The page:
Clinical Use of B Adrenergic Receptor Antagonists in Heart Failure

The extensive body of data regarding the use of P receptor antagonists in chronic heart failure provides compelling evidence that P antagonists improve symptoms, reduce hospitalization, and decrease mortality in patients with mild and moderate heart failure. Accordingly, P receptor antagonists are now recommended for routine use in patients with an ejection fraction <35% and NYHA Class II or III symptoms in conjunction with ACE inhibitor or angiotensin receptor antagonist, and diuretics as required to palliate symptoms.

This general recommendation should be tempered by certain limitations in the experimental database. First, most of the data that underlie this recommendation were obtained in relatively stable patients with mild-to-moderate symptoms. Therefore, the role of P receptor antagonists in patients with more severe symptoms, or with recent decompensation, is not yet clear. Likewise, the utility of b receptor blockade in patients with asymptomatic left ventricular dysfunction has not been studied. Finally, although it appears likely that the beneficial effects of these drugs are related to b receptor blockade, it cannot be assumed that all b receptor antagonists will exert similar effects. Since b antagonists have the potential to worsen both ventricular function and symptoms in patients with heart failure, several caveats should be considered. b Adrenergic receptor antagonists should be initiated at very low doses, generally less than one-tenth of the final target dose, and the dose should be increased slowly, over the course of weeks and under careful supervision. The rapid institution of the usual b adrenergic receptor—blocking doses used for hypertension or coronary artery disease may cause decompensation in many patients who otherwise would be able to tolerate a slower dose titration. Even when therapy is initiated with low doses of a b antagonist, there may be an increased tendency to retain fluid that will require adjustments in the diuretic regimen. Although limited data suggest that patients with NYHA Class IIIB and IV CHF may tolerate b blockers and benefit from their use, this group of patients should be approached with considerable caution. There is almost no experience in patients with new-onset, recently decompensated heart failure. Such patients should not be treated with b blockers until after they have stabilized for several days to weeks.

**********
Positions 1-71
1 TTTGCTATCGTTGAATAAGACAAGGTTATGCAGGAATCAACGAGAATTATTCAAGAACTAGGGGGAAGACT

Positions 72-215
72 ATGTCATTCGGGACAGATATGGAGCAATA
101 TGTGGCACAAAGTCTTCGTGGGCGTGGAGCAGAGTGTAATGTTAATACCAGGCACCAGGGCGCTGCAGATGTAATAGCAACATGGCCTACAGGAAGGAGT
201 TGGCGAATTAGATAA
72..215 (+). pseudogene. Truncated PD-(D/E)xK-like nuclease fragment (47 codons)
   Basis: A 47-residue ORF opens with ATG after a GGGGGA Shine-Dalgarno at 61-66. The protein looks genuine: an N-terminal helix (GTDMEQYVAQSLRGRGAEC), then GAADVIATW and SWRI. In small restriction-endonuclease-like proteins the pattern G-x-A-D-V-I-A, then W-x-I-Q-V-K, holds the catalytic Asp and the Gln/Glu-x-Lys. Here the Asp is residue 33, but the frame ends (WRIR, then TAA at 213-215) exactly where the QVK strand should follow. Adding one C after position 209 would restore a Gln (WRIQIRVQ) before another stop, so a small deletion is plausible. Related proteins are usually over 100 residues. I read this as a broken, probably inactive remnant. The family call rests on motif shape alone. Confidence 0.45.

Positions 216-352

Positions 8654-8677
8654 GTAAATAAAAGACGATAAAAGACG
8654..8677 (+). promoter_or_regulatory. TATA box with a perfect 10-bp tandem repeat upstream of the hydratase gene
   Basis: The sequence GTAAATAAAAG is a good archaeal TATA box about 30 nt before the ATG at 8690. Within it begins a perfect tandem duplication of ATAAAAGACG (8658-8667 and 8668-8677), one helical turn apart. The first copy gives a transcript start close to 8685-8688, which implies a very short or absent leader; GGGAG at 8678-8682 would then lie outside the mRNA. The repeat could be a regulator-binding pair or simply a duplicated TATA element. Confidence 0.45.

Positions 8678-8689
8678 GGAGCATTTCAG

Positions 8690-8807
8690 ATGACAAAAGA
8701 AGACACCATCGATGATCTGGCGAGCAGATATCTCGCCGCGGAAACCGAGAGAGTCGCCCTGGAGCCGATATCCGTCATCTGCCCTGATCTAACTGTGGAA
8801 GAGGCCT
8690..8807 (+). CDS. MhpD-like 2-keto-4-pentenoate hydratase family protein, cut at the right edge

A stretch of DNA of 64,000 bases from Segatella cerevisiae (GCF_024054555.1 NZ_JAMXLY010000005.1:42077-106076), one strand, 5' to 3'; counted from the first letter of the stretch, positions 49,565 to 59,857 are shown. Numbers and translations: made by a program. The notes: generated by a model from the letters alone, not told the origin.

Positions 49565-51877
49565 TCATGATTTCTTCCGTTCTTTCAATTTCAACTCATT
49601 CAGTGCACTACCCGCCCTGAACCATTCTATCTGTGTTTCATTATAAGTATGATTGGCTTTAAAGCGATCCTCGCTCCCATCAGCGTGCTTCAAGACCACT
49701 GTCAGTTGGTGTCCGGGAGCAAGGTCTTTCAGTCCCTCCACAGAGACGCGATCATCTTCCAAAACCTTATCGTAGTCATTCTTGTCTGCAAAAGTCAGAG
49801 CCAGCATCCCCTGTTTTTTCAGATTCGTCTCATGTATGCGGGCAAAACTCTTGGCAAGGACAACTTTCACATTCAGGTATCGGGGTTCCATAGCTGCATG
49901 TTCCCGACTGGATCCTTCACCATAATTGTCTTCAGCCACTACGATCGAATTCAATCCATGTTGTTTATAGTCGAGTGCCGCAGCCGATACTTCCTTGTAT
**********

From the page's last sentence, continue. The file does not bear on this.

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Diabetes 2

Diabetes 2

Diabetes is a disease that affects the way your body uses food. Normally, your body converts sugars, starches and other foods into a form of sugar called glucose. Your body uses glucose for fuel. The cells receive the glucose through the bloodstream. They then use insulin a hormone made by the pancreas to absorb the glucose, convert it into energy, and either use it or store it for later use. Learn more...

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